Politics » Politics Feature

Gore on the Stump in Tennessee

With Tennessee a political battleground, the Veep comes home.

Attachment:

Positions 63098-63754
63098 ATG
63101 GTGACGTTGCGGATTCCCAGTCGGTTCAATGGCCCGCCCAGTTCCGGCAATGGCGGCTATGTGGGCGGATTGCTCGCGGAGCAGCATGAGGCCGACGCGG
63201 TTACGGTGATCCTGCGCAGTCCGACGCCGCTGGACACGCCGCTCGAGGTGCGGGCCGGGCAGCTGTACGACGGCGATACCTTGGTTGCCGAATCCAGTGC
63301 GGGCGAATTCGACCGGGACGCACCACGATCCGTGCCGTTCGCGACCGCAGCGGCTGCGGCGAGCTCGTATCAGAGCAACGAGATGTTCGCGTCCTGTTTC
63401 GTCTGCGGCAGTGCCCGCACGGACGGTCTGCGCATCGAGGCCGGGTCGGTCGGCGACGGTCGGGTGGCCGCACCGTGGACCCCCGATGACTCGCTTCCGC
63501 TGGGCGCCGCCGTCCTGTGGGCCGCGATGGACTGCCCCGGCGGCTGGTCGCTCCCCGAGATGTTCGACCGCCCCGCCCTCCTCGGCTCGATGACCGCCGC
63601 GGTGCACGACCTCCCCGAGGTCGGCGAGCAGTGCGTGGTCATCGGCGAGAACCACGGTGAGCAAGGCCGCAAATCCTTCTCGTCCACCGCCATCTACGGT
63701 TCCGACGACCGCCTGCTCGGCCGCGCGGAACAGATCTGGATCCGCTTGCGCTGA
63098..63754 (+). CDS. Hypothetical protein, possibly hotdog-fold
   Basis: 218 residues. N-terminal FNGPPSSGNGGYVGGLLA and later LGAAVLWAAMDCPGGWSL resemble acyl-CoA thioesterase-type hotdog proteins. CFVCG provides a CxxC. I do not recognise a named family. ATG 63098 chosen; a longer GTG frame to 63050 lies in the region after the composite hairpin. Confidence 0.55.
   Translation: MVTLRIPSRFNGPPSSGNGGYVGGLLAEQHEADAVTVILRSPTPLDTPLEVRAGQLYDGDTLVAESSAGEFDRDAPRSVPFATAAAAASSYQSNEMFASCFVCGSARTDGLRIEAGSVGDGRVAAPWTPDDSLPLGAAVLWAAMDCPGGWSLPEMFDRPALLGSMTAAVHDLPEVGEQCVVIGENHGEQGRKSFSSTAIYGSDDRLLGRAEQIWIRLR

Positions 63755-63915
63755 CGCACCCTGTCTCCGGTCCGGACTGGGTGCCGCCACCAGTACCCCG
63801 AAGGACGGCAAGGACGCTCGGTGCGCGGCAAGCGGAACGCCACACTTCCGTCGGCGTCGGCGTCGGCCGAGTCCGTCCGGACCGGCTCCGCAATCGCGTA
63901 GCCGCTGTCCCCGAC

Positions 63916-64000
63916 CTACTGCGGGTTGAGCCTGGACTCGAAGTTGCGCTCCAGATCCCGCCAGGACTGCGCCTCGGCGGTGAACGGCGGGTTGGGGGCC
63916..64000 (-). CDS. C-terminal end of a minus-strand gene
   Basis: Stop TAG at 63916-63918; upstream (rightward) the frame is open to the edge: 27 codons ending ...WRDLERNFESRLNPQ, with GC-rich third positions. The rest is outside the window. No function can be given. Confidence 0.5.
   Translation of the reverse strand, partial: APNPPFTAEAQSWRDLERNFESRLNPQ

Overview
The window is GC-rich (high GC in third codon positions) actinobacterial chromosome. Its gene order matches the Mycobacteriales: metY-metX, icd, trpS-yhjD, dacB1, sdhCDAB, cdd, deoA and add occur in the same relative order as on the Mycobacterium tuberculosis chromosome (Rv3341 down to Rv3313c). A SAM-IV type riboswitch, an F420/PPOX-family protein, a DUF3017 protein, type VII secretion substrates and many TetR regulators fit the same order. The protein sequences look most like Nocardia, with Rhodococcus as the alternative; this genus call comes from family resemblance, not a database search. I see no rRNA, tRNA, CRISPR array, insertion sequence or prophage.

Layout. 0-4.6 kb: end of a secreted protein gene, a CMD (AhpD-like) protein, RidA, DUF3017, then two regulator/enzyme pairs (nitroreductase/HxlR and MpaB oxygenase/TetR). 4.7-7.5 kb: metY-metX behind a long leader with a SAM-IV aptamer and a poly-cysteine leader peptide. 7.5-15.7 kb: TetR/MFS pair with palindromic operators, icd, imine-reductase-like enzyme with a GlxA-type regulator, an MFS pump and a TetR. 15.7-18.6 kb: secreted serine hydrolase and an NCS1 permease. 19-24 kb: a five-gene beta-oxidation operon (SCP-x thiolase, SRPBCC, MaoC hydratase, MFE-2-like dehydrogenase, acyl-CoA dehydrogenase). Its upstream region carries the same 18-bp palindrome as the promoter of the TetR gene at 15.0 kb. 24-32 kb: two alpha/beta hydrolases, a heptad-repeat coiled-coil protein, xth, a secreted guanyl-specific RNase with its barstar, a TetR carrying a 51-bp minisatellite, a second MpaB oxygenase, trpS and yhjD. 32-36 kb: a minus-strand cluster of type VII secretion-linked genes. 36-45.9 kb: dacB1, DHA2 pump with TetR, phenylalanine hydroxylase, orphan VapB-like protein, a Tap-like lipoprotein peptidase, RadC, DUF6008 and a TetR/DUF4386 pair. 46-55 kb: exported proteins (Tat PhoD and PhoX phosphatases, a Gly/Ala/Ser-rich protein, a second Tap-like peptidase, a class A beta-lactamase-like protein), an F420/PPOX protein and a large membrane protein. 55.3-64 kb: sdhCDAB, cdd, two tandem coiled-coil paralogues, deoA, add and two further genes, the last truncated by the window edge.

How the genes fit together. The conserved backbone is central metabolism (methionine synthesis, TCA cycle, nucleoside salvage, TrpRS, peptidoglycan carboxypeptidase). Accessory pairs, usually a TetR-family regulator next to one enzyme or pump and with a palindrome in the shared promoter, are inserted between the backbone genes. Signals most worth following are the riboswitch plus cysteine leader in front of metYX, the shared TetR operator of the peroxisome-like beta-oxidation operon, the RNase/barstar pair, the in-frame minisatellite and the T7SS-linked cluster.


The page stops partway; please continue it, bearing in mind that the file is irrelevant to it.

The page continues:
NASHVILLE -- "Too dark, it’s way too dark in here, I can already tell," said a cameraman to a mass of media types, none of whom were listening to him because cell phones were pressed to their ears. It was just after 10 a.m. and Tennessee State University’s Poag Theater was beginning to fill on this Wednesday morning. First in was a seemingly endless string of journalists. Cameramen lugged oppressively heavy equipment, trudged to the camera platform and began the Sisyphean task of checking light and sound, assembling and disassembling gear. Reporters settled into seats in the theater, not caring that their view was completely obscured by the camera platform. Apparently after sitting through a few of these speeches, seeing the candidates becomes unimportant. Secret Service men, betrayed by the squiggly cord trailing out of their ears, stood rapt in the doorways and attentive at the metal detector, giving each entrant a through, albeit brief, once over. Meanwhile, the reporters continued to mill about, sitting first in one seat, then another, flipping through copies of The Tennessean, then walking upstairs to the balcony, most of them more concerned with finding an available electrical outlet for their notebook computers than gaining a better vantage point. "Does anyone know what this one is about?" asked one reporter to about a dozen others. "Education," came the answer from a disembodied voice. "Does anyone have the text of the speech?" asked the first reporter. "Not yet," came the mystery person’s answer. After about 20 minutes passed, students at the historically black college began to enter the theater. The rows in front of the media riser filled quickly. Students who sat in the reserved press seats were asked to move to accommodate the visiting reporters, and there was a bit of back-and-forthing, with the same groups of people standing, then sitting, then being asked to stand again, until it was realized there was a seat for everybody, or at least an out-of-the-way place to stand. After the din of gossip and one-sided cell phone conversations had subsided, a noticeably nervous TSU student body president managed to say a few encouraging words to his fellow students before introducing Senator Joe Lieberman, the Democratic vice-presidential candidate. Lieberman greeted the group by saying that he’d never had a bad day in Tennessee and then proceeded to tell a joke about a couple of college students who overslept an exam and asked their history history professor for a make-up on the excuse that they'd had a flat tire on the way to take the exam. The prof said fine, okay, then sat the students down in separate rooms, and gave each of them a two-part make-up exam. First part: for 5 points: Who was president during the Civil War? Second part: for 95 points: Which tire? Thus was the credibility issue, so often vented during this campaign year, vented again at TSU. Ultimately, Lieberman wrapped it up and introduced the head of the ticket, Vice President Al Gore. The two men hugged on stage before Gore took the mike to ask the crowd, "Wouldn’t Joe make a terrific vice president?" The question, like most of the speech which followed was expressed in the vice president's patented Golly-gee-give-him-a-gold-star Eddie Haskell speaking style. Shortcuts Gore's speech itself was mostly centered on education, and the day's leitmotif was the word "shortcut." As in: "If we want our children to learn and grow, there aren’t any shortcuts." Or: "If we want to raise the standards for every child, there aren’t any shortcuts." Or: If we truly want to reform American education, there aren’t any shortcuts." Gore criticized his Republican opponent, Texas Governor George W. Bush, for talking about education reform, but not acting on his reform promises in Texas. The vice president then set out to debunk a Rand Corporation study that Bush had evidently used as proof of education reform in Texas by citing a new Rand study, released only this week, showing, said Gore, that the education gap in Texas is widening. An audible groan arose from the 200-plus students gathered in the theater, with echoes from the several hundred more who listened to the speeches through speakers positioned in an amphitheater outside of the building, when Gore maintained that Bush’s education reform plan would only increase the number of Pell grants awarded to freshman students, not the number granted to all students. "That’s not a path to a college degree. That’s a path to a college dropout," Gore said to enthusiastic applause from the students. He concluded his speech by saying-- what else?-- that Bush’s education reform plan was a "shortsighted shortcut in education policy." Immediately following his speech, the room came alive with the sounds of rhythm and blues music. First, the Jackson Five’s "ABC" blasted over the PA system and many of the students cautiously danced to the song as they pressed forward to get near the vice president. When that song ended, Arrested Development’s "Tennessee" began to play, and the students who weren’t already dancing, began to sing along softly. By the time James Brown’s "Feel Good" came coursing through the room, the crowd had become even less inhibited and the two candidates had left the building, off to meet the plane that would take them the day’s next stop at the fairgrounds in Jackson, the West Tennessee home of Gore's maternal ancestors, the LaFons. ”Who's Related to Me?” Indeed, when Gore and Lieberman and a number of regional and state Democratic dignitaries-- former governor Ned McWherter, state Gore-Lieberman director Roy Herron, U.S. Senate candidate Jeff Clark, state House Speaker Pro Tem Lois DeBerry, et al, et al.-- ended up on a platform at the Jackson fairgrounds, the vice president issued a public call: "How many of you out there are related to me?" A generous number of hands protruded from the 2,000 or so people gathered in the July-like heat. What the crowd heard was standard Gorefare-- the usual talking points about "revolutionary changes" in education, protection of the environment, shoring up Social Security and Medicare, paying down the national debt, and "fighting for the working people" of Tennessee and the nation. Stripped of his coat and with white shirt-sleeves rolled up to the elbow, the vice president got downright shucksy. The man who was famous for having his surrogates leak his international derring-do to the national press, his friendships with foreign heads of state and so forth, told this crowd: "You know, the local newspaper wants me to talk about foreign policy. I don't usually do that, but I will." He then talked, in a brief and obligatory manner, about his ability to handle foreign crises and quickly resumed the catch phrases of his domestic concerns-- "fighting for you," "an equal day's pay for an equal day's work," "pledge to treat teachers like the professionals they are." Gore eventually wound to his peroration: "I want you to fight for me so I can fight for you. I want you to feel my passion." (To which an unfriendly demonstrator-- one of several anti-abortion protesters who had infiltrated the rally with their signs-- muttered audible, "I want you to feel my passion!" At the end, though, just before some impressive fireworks and strings of confetti shot from guns, there was impressive enough applause from the crowd, and Gore departed the platform and set to shaking hands and pressing the flesh while the portable soundtrack played the usual staples, including, once again, James Brown's "I Feel Good." Then the veep was off to Kansas City for a rally while running mate Joe Lieberman headed west to Memphis for a private big-ticket reception. {Jackson Baker contributed to this story.] (You can write Rebekah Gleaves at gleaves@memphisflyer.com)